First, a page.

A few months ago, Brad Feld wrote about a cultural exercise that I just tried with my team to very good effect (Brad in turn had referenced this post from David Politis). Instead of taking pysch tests and then trying to make sense of the results, the team answers a few written questions as honestly as possible. Before I get to details, here are some direct responses from people on my team after we did the exercise:
“I really enjoyed reading other people’s user manuals and wish we had done this exercise a long time ago.”
“A really therapeutic and introspective exercise that I think will ultimately helps us have more empathy for one another and let’s us know that our viewpoints really matter.”
“Excellent for self reflection, but also for discovery and better understanding of the rest of us on the team.”
“Easier and more practical than Myers Briggs and personality tests.”
Below are the questions, unchanged from Brad’s original post save for merging two questions on giving and getting feedback into one.
- What are some honest, unfiltered things about you?
- What drives you nuts?
- What are your quirks?
- How can people earn an extra gold star with you?
- What qualities do you particularly value in people who work with you?
- What are some things that people might misunderstand about you that you should clarify?
- How do you coach people to do their best work and develop their talents?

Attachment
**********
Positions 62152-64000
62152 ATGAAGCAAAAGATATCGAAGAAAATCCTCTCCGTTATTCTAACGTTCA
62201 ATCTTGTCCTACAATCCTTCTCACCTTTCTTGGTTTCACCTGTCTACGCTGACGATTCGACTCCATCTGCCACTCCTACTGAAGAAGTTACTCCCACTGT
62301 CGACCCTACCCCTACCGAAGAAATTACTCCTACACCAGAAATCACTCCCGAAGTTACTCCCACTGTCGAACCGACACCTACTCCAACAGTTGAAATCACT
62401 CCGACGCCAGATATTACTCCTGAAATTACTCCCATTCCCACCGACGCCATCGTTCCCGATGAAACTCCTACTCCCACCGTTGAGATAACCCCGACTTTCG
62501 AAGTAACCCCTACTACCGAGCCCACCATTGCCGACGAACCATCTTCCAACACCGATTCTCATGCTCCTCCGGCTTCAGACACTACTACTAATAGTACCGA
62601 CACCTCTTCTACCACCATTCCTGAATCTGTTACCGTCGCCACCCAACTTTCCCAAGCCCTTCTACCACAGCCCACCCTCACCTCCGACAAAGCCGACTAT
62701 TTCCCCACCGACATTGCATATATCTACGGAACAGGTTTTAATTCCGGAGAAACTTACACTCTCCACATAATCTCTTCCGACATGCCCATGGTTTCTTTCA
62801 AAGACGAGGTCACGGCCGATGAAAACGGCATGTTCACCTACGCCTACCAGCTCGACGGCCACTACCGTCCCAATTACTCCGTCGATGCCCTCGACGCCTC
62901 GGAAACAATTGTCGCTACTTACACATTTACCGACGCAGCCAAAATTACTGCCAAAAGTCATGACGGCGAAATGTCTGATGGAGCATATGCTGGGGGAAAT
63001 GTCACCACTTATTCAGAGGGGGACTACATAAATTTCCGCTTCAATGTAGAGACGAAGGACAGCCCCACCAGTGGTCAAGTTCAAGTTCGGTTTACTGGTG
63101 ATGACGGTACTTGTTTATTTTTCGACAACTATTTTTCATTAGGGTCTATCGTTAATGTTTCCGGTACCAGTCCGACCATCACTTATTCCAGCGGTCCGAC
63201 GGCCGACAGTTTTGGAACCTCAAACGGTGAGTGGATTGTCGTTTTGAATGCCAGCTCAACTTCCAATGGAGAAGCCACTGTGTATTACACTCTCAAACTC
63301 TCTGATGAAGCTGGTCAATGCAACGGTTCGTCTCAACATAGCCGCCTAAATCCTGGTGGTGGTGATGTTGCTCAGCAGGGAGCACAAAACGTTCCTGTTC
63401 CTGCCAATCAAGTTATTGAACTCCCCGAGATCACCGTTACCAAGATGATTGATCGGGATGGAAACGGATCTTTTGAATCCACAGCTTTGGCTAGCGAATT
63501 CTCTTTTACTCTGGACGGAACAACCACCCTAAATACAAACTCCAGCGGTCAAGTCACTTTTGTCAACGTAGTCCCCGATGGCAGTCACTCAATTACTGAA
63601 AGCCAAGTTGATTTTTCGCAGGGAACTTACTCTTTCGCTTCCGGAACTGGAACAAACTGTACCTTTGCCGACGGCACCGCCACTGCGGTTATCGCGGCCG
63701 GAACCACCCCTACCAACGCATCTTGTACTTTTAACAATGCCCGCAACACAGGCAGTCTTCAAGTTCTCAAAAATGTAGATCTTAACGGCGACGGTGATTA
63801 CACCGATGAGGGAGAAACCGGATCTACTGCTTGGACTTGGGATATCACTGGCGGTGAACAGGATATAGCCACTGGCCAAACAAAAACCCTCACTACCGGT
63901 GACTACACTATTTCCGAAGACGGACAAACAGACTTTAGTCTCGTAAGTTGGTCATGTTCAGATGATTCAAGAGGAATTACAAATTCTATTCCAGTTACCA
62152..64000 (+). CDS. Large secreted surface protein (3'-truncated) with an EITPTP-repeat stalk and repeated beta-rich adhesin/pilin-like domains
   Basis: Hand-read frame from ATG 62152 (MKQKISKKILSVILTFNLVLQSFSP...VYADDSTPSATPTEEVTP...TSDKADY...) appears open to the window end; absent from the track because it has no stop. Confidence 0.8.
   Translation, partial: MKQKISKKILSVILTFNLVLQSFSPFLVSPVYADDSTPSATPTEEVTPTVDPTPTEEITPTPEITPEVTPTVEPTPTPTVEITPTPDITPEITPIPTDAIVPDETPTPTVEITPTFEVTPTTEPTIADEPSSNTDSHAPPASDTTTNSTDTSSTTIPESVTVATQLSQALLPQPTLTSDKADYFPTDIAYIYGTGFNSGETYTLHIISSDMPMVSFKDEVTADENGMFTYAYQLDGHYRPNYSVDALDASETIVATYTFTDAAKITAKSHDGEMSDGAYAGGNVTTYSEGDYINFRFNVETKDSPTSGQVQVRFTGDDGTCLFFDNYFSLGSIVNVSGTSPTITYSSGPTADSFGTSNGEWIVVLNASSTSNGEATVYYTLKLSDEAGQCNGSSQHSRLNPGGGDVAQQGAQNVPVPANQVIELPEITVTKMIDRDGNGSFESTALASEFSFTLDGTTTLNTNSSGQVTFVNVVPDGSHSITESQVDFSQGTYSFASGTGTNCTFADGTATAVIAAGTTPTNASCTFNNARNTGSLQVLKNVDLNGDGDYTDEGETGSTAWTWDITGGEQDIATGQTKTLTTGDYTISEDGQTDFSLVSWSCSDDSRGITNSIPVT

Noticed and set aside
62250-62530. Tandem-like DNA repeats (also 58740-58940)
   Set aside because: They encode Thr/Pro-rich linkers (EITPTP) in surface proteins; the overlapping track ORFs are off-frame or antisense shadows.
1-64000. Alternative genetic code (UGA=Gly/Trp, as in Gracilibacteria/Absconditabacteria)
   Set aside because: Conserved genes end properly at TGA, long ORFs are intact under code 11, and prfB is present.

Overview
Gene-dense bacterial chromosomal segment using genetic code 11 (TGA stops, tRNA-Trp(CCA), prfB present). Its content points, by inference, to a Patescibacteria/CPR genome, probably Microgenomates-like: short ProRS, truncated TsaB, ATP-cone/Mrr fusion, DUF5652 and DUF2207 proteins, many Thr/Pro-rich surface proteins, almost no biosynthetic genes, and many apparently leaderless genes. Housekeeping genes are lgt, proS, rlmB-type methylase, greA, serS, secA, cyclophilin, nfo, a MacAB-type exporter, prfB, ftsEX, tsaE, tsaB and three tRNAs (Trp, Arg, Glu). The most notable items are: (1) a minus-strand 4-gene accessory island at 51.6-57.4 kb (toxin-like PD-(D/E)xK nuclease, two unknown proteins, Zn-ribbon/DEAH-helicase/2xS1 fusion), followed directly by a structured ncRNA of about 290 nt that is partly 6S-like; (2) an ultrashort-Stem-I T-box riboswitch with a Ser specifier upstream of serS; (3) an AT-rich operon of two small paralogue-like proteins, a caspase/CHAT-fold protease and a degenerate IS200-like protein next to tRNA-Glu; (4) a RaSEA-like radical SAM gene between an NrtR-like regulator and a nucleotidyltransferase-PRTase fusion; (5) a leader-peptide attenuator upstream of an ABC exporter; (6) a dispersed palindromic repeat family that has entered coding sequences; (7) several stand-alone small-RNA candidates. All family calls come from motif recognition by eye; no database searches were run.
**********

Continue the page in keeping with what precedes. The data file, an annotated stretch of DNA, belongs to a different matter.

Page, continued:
- What’s the best way to communicate with you?
- What’s the best way to convince you to do something?
- How do you like to give and get feedback?
The below process would probably work well for a team of up to 15 people (I did it with 9). Here are the steps I would recommend to roll this out:
- If you are a manager asking your team to do this, first answer the above questions yourself. Be honest and be vulnerable. Time box writing and editing it to an hour, and then send it to a close work colleague (who knows you and will be blunt) for feedback.
- Email your team about doing the exercise. Include the list of questions, and then paste in your completed “User Manual” at the bottom of the email so that folks can see their boss walking the walk.
- Give them two weeks to complete the assignment. All user manuals should be sent to everyone once the author is finished (the rolling completions make reading easier). Explicitly encourage them to time box writing and editing a draft to an hour (30 min writing, 30 min editing).
Encourage honesty and self-aware vulnerability. One of my team members shared this comment: “I often had to double back and think about whether I was describing an aspirational aspect of myself or how I actually behave.” I think that all of your participants will be working through the same issue, so be clear about whether you want reality versus aspiration (I recommend reality).
As a manager, I found this exercise to be really effective. It gave me a peek into the personalities of the team, and helped me think about how they interact with each other and how I interact with them. I think all of my team members felt the same way.
Thank you Brad (and in turn David Politis who blogged about an Adam Bryant presentation) for putting it out there.